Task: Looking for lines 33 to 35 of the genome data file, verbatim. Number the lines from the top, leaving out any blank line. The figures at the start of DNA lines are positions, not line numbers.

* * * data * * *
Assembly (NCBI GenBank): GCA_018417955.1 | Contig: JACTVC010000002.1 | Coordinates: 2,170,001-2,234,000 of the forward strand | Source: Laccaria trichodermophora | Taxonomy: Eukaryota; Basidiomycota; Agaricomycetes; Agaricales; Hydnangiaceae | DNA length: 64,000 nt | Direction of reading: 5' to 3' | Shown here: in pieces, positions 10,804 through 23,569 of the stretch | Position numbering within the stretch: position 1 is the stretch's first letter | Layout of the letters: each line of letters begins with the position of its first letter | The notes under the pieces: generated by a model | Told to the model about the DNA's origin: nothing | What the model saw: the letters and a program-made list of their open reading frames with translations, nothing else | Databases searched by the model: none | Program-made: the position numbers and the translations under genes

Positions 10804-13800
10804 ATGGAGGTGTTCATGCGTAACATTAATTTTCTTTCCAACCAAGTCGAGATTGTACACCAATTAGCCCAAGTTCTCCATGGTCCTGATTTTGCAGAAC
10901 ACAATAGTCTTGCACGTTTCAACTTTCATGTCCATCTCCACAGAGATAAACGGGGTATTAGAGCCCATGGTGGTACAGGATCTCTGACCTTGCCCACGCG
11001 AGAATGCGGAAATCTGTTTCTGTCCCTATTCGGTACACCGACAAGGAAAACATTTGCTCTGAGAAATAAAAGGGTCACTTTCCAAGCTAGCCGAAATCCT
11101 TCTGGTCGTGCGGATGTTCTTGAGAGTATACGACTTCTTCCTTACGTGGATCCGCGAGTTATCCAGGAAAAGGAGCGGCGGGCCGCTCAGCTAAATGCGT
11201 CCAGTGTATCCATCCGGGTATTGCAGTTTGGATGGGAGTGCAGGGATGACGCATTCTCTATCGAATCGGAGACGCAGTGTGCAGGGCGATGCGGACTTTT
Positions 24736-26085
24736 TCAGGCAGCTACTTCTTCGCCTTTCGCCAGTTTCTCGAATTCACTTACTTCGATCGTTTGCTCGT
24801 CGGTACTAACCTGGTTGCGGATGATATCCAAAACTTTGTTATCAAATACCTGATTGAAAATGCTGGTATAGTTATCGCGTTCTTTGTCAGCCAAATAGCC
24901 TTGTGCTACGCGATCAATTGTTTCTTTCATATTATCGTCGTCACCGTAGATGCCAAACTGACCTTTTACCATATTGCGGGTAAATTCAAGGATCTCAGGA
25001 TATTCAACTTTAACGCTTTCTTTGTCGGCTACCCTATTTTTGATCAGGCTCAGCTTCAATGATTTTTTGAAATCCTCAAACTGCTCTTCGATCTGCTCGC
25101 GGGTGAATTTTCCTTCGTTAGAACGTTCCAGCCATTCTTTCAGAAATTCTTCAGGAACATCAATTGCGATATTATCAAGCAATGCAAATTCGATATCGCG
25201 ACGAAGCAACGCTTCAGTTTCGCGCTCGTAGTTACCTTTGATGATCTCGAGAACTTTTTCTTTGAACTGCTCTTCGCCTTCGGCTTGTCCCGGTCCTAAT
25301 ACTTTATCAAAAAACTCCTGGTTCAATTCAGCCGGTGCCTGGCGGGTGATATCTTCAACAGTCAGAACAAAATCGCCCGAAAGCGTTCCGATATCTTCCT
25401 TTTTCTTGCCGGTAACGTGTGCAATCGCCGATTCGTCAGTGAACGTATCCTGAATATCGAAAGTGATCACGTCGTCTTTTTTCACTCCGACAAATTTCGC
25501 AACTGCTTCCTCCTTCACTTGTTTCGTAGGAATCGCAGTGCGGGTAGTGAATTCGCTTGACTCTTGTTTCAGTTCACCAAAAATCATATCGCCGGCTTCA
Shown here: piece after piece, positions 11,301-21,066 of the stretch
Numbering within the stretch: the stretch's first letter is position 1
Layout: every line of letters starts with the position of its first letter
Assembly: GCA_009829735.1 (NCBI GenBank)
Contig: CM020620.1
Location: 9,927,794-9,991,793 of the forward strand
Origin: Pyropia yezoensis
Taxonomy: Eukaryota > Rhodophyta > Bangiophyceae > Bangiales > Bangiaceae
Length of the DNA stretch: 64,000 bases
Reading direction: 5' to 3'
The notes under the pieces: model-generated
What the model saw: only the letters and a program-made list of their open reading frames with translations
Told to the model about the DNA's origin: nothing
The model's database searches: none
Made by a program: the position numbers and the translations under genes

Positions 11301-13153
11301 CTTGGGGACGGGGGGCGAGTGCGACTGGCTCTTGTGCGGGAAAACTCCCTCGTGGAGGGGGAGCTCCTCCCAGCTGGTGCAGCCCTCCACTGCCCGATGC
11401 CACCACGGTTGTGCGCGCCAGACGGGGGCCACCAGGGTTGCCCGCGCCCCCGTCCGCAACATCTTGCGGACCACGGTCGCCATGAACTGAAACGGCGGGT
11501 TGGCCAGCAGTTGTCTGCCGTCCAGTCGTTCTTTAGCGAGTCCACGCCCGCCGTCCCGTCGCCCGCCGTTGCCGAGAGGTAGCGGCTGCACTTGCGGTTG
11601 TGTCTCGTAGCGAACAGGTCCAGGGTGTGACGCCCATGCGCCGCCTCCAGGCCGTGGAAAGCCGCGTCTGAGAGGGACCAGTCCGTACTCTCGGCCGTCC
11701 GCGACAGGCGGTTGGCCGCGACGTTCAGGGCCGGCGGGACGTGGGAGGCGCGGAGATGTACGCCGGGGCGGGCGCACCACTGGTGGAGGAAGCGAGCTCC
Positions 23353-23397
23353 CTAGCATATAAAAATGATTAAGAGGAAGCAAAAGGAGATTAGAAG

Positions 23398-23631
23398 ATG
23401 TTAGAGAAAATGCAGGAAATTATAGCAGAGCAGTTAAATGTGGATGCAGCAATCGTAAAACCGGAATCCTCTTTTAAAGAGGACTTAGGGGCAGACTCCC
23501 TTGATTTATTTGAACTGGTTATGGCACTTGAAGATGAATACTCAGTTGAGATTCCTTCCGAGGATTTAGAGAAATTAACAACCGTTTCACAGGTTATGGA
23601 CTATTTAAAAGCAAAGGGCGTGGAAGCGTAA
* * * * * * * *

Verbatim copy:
Positions 11301-13153
11301 CTTGGGGACGGGGGGCGAGTGCGACTGGCTCTTGTGCGGGAAAACTCCCTCGTGGAGGGGGAGCTCCTCCCAGCTGGTGCAGCCCTCCACTGCCCGATGC
11401 CACCACGGTTGTGCGCGCCAGACGGGGGCCACCAGGGTTGCCCGCGCCCCCGTCCGCAACATCTTGCGGACCACGGTCGCCATGAACTGAAACGGCGGGT